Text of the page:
The New York Times reported in its article, “Job Hunting in the Digital Age,” that some companies use bots to conduct keyword searches of your documents to find the best match from a large pool of applicants. This means it matters which words you use to express your interests and experience. It's important to check in with the trends and services available to make sure you’re on the right track before creating your next resume.

Resume & Job-Hunting Trends to Look for in 2019

A recent survey shows that nearly 25 percent of Americans plan to look for a new job in 2019. If you’re among them or just want to keep a resume on hand in case a job posting catches your eye, here are some things to keep in mind:

Keep It Short, but Not Too Short: A recent study by ResumeGo shows that recruiters are twice as likely to prefer a two-page resume than a single-page resume. The common wisdom used to be that anything beyond a single page is a strike against you, but if you have the work experience and qualifications, don’t skimp on including them. Be as thorough as possible.

Start Strong: The top third of your resume is the most important real estate. Use it to make an impression and to give the hiring manager the most important information. Include contact information, your LinkedIn account info, your most recent job and a summary statement. The summary isn’t an objective – instead, it should be a statement that catches the recruiter’s eyes. In the summary, talk about your successes and what you can add to the company you’re applying at.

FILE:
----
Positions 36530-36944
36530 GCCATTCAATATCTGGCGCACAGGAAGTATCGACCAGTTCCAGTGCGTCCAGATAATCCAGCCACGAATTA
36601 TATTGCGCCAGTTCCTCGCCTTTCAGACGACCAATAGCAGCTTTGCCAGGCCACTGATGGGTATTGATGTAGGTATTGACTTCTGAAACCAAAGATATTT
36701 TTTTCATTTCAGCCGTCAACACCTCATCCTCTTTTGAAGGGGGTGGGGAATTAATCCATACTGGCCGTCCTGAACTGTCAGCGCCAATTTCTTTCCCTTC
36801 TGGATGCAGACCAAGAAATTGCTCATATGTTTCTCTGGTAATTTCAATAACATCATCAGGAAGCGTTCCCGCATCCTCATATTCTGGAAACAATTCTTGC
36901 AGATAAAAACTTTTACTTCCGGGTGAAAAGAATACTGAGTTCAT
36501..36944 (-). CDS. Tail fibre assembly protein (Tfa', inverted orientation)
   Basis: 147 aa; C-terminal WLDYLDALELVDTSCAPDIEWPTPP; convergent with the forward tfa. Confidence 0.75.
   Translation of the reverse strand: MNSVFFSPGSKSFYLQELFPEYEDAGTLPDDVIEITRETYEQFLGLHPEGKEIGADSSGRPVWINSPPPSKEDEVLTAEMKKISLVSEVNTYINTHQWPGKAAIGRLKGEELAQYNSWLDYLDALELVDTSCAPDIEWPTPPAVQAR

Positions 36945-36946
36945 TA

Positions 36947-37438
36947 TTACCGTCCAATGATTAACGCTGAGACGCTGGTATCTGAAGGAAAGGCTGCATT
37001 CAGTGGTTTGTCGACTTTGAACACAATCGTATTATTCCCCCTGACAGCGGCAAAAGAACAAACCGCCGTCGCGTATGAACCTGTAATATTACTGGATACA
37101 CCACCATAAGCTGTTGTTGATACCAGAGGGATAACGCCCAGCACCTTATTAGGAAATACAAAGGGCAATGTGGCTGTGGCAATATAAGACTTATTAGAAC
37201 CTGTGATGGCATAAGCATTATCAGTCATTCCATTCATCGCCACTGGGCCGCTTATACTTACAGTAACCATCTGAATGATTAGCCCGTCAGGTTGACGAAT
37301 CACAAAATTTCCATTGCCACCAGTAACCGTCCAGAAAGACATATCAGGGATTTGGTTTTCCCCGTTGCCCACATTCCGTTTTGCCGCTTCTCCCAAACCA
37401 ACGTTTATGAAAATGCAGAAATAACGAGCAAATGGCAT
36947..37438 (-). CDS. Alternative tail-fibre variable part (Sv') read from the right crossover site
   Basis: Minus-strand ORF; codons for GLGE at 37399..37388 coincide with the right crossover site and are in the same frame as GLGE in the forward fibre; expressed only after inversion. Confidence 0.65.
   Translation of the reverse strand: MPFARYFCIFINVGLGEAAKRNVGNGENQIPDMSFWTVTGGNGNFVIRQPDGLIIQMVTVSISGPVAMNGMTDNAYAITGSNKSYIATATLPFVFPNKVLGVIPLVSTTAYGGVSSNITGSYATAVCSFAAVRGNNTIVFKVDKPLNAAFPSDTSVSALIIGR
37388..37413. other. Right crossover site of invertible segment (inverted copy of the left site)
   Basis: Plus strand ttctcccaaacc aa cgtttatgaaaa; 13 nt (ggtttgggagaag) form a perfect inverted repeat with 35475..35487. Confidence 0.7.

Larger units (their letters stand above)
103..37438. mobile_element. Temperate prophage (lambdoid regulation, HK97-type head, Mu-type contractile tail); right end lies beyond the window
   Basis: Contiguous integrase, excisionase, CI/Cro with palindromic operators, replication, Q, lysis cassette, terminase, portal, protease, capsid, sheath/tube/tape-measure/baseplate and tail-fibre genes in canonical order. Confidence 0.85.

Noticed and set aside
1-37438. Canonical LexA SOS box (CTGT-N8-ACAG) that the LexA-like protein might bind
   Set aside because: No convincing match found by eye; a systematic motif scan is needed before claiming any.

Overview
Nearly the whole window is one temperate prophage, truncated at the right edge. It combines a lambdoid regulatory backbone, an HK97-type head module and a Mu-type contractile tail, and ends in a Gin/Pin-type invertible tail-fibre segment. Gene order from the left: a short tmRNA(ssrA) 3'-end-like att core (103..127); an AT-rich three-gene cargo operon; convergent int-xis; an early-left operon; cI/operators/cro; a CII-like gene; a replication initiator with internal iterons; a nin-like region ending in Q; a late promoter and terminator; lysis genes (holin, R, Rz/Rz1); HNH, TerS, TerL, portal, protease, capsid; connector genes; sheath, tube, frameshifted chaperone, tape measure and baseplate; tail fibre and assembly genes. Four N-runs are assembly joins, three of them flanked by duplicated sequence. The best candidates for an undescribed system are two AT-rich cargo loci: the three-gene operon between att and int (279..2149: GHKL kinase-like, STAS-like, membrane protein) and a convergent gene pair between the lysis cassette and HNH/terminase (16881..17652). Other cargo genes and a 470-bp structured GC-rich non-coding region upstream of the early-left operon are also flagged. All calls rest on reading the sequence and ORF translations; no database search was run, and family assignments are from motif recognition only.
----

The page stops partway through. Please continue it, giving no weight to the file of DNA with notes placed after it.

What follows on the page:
Optimize Your Resume: Many companies use applicant tracking systems to monitor and update you on your application’s progress. Some of these systems can be overzealous about filtering resumes, so you may need to include some keywords used in the job posting. In some cases, you can benefit from using the particular jargon preferred by the company you’re applying at.

Customize & Cut: Make sure each resume is tailored to the specific job you’re applying for. One-size-fits-all resumes don’t really work any more. Trim your resume to the last 10 to 15 years of your job history – anything further back could date you or may be irrelevant. If you’re applying for a job as a software developer, the company hiring you isn’t interested in your high school dishwashing job.